Good Medicine

Good Medicine

From Chicken Soup for the Grandparent's Soul

Good Medicine

When you are ready, come to me. I will take you into nature. In nature you will learn everything that you need to know.

Rolling Thunder, Cherokee Medicine Man

As a young boy, I fondly remember my grandfather.

He was tall in physical size, but he was also larger than life itself, in my eyes. As a Cherokee Indian, he loved to tell the old stories that had been passed down from generation to generation in the tribe, located in the Great Smoky Mountains of North Carolina. His zest for life and his love of nature was passed on to me through the experience there in the mountains of western North Carolina.

On a warm spring day when I was a young boy, my grandfather and I were sitting on a large rock on the edge of the Oconaluftee River in Cherokee. I was looking into a small puddle of water that was caught in an etched indentation of a rock. The large rocks were worn away by water action, and we would sometimes fish on the rocks and watch the fish travel downstream between the rocks. This particular day, I was more interested in the small minnows moving around the puddle of water that seemed to be caught in the rocks. I must have stared endlessly at the minnows wondering how they would get back to the larger body of water and their parents for safety. After all, I had my grandfather there to protect me. Who would protect them from the warm sun and from being eaten by animals, or other fish? Wow, I thought, I was glad I was not a fish!

My grandfather would glance around every few minutes to see what I was doing. He saw me looking at the small fish and asked, “What do you see when you look into the water?”

Always wanting to please my grandfather to show him how smart I really was, I looked quickly downstream and said, “I see the little fish swimming around, but they have no place to go.”

“Are you afraid for them, or yourself?” My grandfather would often ask two questions at once.

“The sun is hot, and I am afraid they will get too hot in the shallow water. Besides, what if they don’t get back to their parents in the river?” He softly spoke, “Well, maybe they are all right in this special little pool of water. They might get out into the large river and a larger fish might come by and eat them for dinner.”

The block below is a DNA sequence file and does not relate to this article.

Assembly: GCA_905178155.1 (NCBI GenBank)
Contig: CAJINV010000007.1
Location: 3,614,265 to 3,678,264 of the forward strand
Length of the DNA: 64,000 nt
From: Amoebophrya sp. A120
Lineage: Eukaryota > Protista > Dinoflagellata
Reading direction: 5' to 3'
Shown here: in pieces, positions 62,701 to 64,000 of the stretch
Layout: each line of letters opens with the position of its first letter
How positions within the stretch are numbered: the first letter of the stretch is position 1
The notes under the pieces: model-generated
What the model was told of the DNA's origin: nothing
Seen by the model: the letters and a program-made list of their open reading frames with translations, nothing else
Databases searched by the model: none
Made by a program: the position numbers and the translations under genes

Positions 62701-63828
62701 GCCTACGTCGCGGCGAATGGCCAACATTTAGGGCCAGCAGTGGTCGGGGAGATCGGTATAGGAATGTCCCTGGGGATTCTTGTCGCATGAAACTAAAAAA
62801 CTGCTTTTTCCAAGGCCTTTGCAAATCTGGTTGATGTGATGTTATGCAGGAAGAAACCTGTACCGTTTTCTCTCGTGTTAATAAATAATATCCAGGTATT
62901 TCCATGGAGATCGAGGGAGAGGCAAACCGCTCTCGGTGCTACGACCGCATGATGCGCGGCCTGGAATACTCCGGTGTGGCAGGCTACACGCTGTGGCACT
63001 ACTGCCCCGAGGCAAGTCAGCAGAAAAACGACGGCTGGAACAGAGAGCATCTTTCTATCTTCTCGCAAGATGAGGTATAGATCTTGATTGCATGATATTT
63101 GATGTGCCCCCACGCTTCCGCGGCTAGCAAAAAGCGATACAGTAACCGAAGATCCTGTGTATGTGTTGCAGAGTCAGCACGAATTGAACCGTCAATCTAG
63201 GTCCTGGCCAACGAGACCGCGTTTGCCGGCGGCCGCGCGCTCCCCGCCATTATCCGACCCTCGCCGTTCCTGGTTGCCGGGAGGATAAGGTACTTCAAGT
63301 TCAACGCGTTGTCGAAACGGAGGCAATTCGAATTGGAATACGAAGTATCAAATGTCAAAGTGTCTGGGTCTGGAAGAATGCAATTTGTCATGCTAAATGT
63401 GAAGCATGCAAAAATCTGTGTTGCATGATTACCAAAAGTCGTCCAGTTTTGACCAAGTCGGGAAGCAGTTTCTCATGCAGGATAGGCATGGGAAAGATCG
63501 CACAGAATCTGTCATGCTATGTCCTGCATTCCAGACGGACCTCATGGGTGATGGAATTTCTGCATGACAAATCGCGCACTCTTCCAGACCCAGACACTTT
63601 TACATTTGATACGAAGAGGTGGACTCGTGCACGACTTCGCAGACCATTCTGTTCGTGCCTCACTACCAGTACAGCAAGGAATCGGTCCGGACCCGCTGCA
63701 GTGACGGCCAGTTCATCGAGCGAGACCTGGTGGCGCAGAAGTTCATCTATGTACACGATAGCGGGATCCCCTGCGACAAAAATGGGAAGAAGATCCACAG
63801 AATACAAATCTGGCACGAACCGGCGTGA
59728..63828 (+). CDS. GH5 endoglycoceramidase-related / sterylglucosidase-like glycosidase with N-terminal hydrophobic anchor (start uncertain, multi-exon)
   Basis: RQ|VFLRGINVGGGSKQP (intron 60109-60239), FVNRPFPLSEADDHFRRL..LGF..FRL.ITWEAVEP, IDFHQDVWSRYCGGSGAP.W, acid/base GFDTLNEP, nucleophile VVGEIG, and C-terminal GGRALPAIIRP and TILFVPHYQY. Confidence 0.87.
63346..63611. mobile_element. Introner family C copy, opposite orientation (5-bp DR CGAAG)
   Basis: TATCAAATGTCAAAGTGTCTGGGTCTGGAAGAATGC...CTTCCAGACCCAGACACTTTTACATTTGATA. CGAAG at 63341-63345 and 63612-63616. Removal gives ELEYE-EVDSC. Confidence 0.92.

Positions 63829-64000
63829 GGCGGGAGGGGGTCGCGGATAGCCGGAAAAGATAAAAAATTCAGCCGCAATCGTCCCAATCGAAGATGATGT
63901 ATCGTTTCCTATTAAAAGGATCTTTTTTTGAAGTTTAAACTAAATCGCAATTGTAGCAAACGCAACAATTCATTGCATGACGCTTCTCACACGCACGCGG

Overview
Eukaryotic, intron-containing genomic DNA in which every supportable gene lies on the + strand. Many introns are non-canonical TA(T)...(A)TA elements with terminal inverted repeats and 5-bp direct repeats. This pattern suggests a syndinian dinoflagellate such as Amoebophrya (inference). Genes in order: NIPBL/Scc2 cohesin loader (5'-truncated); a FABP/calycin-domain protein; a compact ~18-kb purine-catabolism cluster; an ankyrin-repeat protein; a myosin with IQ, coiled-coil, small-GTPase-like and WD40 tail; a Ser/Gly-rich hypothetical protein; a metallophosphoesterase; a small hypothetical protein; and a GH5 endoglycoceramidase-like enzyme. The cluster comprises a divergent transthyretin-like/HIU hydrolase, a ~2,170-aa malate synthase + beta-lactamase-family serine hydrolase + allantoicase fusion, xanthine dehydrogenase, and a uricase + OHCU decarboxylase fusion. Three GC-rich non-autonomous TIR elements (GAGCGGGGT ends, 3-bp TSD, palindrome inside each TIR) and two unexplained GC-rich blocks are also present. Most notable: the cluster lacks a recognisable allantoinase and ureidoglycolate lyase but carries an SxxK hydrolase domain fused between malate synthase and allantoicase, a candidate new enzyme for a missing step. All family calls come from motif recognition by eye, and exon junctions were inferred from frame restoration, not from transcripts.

“Grandfather, what will they eat to stay alive? What if they stay there and grow too big for a little pool of water?” I guess I must have learned to ask two questions, as well, from my grandfather.

“Grandson,” he said, “you do not need to worry because Nature will take care of them. Whatever happens is all part of a greater plan of life. It is the Great One’s plan.”

I am sure I must have looked perplexed by this statement, but I didn’t really know what to ask. Even at that young age, I knew he would be quiet to allow me to respond, then he would share more with me.

“What do you see when you look into the water?” asked my grandfather. I would look closely to see the water rushing quickly downstream. My eyes would catch the glimpse of the fish, flies touching the water, the water beetles moving quickly down the river, a piece of wood floating with the movement of the water, and the beautiful green plants. I must have explained all these things to him.

There was a long pause, then he said, “What else do you see? Look deeply into the water.”

I looked as hard as I could, then he said, “Now look at the surface of the water.” My eyes began to water as I stared, wanting to make my grandfather proud of my ability to see everything he saw.

“Ah, I see my reflection,” I proudly responded. He quietly said, “That’s good.” A smile came across my face.

“What you see is your whole life ahead of you. Know that the Great One has a plan for you, as well as the little fish in the puddle of water. Sometimes we don’t understand why things happen the way they do, but there is a plan.”

By this time I had forgotten about the little fish and asked, “What is the Great One’s plan for you and me?”

“Well,” he replied, “my way is working itself out as I am growing older. I am an elder now, and I am to be the ‘keeper of secrets’ just for you. You will be the keeper of stories and much that you will experience in life to be a helper to others. You are a keeper of all living things.”

As I listened to my grandfather, I got excited. “Even the keeper of the rocks and the little fish?” I exclaimed. “Yes,” he said with a grin, “because they are all your brothers and sisters, even the rocks, because they had the same elements of you and me.”

That special day seems so far behind me now. Shortly after that day my grandfather was taken to do better work, as he would say, in the “great skyvault above, where all things are perfect.”

What I remember most about that day was that he taught me to give thanks every day for all things, even the little fish and the rocks that we sat upon together.

As he said, “Always remember to walk the path of Good Medicine and to see the good reflection in everything that occurs in life. Life is a lesson, and you must learn the lesson well to see your true reflection in the water, as well as in life itself.”

J. T. Garrett, Ed.D., M.P.H.

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